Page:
The Author

Joachim Zuther, Lymphedema Specialist. Read more
Lohmann Rauscher

Tactile Medical

More Updates on H.R. 4662 – the Lymphedema Treatment Act

Dear Members of the Lymphedema Community:

I received a letter from Heather Ferguson, the young mom from North Carolina who was instrumental in securing the coverage for treatment of Lymphedema in North Carolina. I would like to share this letter with you below; it answers a lot of questions you may have in regard to your support for this extremely important bill.

Here is Heather’s letter:

Welcome long time HR 4662 supporters and newcomers!

I am pleased to report that due to my attendance at last month’s National Lymphedema Network conference and the simultaneous completion of the website the number of people requesting to receive these updates has increased dramatically.  My contact list grows daily and currently there are over 400 direct recipients, with many more reached by forwards, blog posts, etc.
But remember that although our numbers are growing results will only ensue when you follow through with action!
I hope you have all had a chance to thoroughly explore that you are actively supporting the cause by following the steps outlined on the GET INVOLVED page.  With this update I will share with you the answers to the most frequent questions I receive regarding contacting House members and the process in general.  Please never hesitate to contact me if you need clarification on anything, have concerns or other questions.


Heather Ferguson

FAQ regarding HR 4662 and your letters to Congress

1.)    How many cosponsors do we need?  There is no magic number but the greater our number of cosponsors the greater our chances of success.

2.)    Is there a deadline?  None at the present time.  We can collect cosponsors until our bill is heard by the Heath Subcommittee, but our bill likely won’t be scheduled for hearing until we have more cosponsors.

3.)    What if I have contacted my Congressperson and gotten no response?  You should wait two to three weeks and then try again, and keep doing so until you do get a response.  I have found it effective to always put your new email on top of your old one as a reminder that you have been waiting for their reply.  From my experience an office often won’t reply to me the first time but will do so promptly after the second try.  Persistence is the key!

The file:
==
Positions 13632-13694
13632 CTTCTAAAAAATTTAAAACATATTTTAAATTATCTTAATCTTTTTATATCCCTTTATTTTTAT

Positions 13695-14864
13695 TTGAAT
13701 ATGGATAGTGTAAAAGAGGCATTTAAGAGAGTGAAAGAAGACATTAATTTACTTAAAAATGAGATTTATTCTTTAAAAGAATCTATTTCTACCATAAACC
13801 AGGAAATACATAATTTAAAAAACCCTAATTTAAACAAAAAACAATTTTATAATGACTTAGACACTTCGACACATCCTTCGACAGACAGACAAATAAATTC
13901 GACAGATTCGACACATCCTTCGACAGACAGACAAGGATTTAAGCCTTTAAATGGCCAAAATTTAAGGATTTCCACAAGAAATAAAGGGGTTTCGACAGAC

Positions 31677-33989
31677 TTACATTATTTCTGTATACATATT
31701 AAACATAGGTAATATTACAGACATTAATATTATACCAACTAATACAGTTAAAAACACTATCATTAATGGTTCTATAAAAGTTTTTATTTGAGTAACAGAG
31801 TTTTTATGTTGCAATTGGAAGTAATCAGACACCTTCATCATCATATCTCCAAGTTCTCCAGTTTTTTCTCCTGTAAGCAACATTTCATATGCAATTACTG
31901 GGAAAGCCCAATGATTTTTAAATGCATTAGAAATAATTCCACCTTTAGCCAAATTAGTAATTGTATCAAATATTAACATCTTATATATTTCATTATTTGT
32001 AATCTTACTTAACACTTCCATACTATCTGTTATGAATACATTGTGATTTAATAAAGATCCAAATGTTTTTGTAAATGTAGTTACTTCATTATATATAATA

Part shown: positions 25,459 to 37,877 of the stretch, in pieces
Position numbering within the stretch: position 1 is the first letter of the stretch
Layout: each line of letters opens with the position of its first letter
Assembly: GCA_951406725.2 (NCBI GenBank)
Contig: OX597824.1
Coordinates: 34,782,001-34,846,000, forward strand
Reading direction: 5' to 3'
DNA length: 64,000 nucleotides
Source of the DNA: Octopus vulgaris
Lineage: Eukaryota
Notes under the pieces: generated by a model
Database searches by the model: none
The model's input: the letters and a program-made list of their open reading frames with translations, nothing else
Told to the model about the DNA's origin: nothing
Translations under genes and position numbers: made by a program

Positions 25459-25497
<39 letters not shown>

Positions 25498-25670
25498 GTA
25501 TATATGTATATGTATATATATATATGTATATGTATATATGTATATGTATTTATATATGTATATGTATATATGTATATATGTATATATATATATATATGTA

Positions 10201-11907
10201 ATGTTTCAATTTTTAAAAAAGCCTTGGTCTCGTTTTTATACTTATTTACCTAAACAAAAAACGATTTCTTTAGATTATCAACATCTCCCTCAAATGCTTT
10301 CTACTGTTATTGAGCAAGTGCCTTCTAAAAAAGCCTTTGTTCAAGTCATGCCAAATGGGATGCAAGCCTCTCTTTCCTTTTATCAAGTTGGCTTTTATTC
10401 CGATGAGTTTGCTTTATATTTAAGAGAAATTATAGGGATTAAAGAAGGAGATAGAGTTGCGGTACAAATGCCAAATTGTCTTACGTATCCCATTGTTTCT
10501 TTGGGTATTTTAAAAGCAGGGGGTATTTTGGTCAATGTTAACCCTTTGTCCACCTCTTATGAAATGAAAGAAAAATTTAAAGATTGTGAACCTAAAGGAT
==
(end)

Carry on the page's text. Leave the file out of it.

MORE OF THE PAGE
4.)    What if I have gotten a reply but they still haven’t cosponsored?  In most cases like this you are getting a form letter of sorts and they haven’t really taken a look at the issue or the legislation yet.  Make them realize you are not giving up easily.  You need to respond asking for the specific reasons that they have not yet chosen to cosponsor and asking if they need more information.  I am happy to help you craft your reply if you contact me.  But again, it basically comes down to persistence.

5.)    What if my Congressperson is already a cosponsor OR what if I have done everything possible and they still are not?  I have found that once an office truly gives HR 4662 consideration there is a good chance they will cosponsor, but some are just hopeless.  So whether your Congressperson has already been won over or is not going to be simply move on to the suggestions at question six.

6.)    Is there anything else I can do to help regarding gathering cosponsors?  In addition to contacting your own member of Congress you could contact all members in your state and all Health Subcommittees members, who at the present time hold the fate of our bill in their hands.  Health Subcommittee members are denoted by their names being in bold font at the “current members of Congress with email addresses” link on the GET INVOLVED page at  You can use the same letter you send your own member of Congress but just remove anything about you being a constituent.

7.)    What happens at the end of the year?  Our bill will be reintroduced at the start of the next Congress in January of 2011.  The bill number will change and we will simply pick up where we left off.  It is pretty much a given that any member of Congress who is re-elected will again sign on as a cosponsor, and Congressman Kissell’s office will handle asking that they do so.  Our work will be to continue winning over those who had not yet cosponsored or who are newly elected to Congress.

8.)    What is the overall timeframe we are looking at?  Nothing at the federal level happens quickly.  The absolute best case scenario would be getting the bill through both the House and Senate and passed in to law by the end of the next two year cycle of Congress.  I am an optimist and very determined to do anything and everything in my power to make that happen, but the reality is that it could also take a good deal longer.  Again, persistence and the hard work of many at the grass roots level will be our key to success!

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